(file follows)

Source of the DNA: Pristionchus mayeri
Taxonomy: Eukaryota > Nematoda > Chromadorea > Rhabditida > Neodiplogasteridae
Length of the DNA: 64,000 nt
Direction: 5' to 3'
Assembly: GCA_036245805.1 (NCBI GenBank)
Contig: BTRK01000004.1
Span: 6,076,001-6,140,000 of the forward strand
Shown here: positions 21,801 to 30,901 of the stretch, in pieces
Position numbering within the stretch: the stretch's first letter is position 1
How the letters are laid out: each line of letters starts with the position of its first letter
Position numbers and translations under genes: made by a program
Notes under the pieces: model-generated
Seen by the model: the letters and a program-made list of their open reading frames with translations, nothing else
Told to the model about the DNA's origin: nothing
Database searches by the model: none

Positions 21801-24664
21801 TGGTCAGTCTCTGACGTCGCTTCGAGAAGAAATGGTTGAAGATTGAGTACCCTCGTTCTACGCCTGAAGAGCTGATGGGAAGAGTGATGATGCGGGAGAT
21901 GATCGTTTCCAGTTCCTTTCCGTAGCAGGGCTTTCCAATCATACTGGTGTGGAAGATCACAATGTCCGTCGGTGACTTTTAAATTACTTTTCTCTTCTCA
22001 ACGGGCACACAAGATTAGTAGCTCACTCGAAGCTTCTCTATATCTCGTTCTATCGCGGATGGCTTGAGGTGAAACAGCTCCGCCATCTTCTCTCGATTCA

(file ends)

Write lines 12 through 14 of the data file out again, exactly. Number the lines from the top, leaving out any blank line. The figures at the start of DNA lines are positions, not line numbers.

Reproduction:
Notes under the pieces: model-generated
Seen by the model: the letters and a program-made list of their open reading frames with translations, nothing else
Told to the model about the DNA's origin: nothing